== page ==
The other day, I was with a bunch of mom's from Mom's Group, and I couldn't help but notice one of the parenting techniques that one of the moms was using. It seemed to work really well for her, and really intrigued me.
I noticed that even when she was correcting the behavior of her kids, she rarely told them "no", "stop", or "don't". For example, when her boys were playing in a part of the house that they weren't supposed to be in, she said, "Boys, you can come out of that room now." When her boys were running through the house, she said, "Boys, you can walk through this house please. You are so smart, and I know you're going to do a great job listening to this rule."
It sounds silly, but I was kind of blown away. Especially when her kids DID listen, and DIDN'T run in the house, even when other kids started to again.
That's not to say that she never said "no", "don't", or "stop"--when one of her boys hit the other, she said, "John, no. Don't hit your brother again." But I noticed that she used no/don't/stop sparingly, and usually only when the boys were doing something that was harmful to themselves or others.
It reminded me of something I heard a few months ago. When I was at work, there was a man who taught parenting classes. Once, I heard him mention that there is usually a 1 to 5 ratio in terms of positive things we say to kids versus negative things or correction. He said that correction and boundaries are very important, but that we have to be careful that our words don't sound like we're saying 'Everything you do is wrong' and that the ratio really should be more like 5 to 1. Think about it...it's easy over the course of a half an hour to say:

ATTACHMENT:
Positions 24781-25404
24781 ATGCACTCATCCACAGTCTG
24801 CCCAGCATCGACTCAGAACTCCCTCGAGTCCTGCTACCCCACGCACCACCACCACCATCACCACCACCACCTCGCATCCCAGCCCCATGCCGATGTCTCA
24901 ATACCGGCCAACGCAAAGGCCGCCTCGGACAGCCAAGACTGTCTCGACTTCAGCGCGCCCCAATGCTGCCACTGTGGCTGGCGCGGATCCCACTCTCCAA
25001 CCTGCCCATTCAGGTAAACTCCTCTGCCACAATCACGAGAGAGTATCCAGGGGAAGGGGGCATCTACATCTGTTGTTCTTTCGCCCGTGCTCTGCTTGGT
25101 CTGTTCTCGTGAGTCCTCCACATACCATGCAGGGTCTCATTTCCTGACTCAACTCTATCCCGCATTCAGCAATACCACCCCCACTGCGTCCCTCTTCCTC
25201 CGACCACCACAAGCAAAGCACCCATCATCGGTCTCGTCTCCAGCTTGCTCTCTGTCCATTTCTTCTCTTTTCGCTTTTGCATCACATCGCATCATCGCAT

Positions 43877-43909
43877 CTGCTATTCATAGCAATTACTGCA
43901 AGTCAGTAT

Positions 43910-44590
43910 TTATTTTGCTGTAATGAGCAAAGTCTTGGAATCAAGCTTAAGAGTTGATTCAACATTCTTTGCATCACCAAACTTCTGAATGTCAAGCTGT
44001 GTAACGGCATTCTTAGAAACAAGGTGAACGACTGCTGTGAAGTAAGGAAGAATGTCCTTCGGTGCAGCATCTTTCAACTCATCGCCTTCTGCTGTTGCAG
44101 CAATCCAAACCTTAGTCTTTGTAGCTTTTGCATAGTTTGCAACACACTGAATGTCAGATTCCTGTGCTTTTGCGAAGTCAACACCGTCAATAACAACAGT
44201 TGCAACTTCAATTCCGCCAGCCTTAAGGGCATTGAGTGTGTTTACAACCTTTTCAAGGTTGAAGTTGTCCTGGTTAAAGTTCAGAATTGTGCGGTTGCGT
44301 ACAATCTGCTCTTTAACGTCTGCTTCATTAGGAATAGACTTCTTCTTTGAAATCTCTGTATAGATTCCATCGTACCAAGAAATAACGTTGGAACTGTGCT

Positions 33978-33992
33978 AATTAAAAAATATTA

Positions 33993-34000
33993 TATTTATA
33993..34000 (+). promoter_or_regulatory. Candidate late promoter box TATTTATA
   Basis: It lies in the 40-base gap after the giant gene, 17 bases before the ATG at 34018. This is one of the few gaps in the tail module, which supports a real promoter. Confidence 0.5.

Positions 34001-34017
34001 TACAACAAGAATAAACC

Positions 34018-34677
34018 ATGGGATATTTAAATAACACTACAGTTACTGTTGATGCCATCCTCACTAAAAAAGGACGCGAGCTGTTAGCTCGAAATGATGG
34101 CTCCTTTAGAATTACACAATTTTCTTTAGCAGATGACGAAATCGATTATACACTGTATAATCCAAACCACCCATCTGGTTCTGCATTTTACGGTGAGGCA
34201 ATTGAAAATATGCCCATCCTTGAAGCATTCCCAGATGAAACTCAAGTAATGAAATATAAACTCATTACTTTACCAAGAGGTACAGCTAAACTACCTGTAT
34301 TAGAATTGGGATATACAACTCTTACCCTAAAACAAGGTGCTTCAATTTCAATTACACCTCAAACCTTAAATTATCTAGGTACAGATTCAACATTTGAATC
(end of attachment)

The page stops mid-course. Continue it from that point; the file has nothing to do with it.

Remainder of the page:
Don't jump on the couch.
Don't lick the cat.
Stop making that noise.
Don't play with that.
Don't hit your brother.
No, you cannot have some more candy.
What if positive redirection could be used on all of those instances except 'Don't hit your brother' ? It's a hard paradigm shift, and even harder to put into practice. Believe me. Over the past two days, I've been watching two of Lizzy's older cousins. They are GREAT, AMAZING, and SWEET kids, but it is *still* so easy to fall into the trap of saying "no, no no" all day, when really, they're not doing anything terribly wrong. When I remembered, I tried to use positive redirection on the small stuff, and it typically worked really well. I'm going to make it a goal to keep at it. I do think it's important for kids to have boundaries and to hear "no" from their parents, but I also think that it's important to build up self-esteem and self-worth in our kids. Maybe this is a way to do both?
What do you guys think?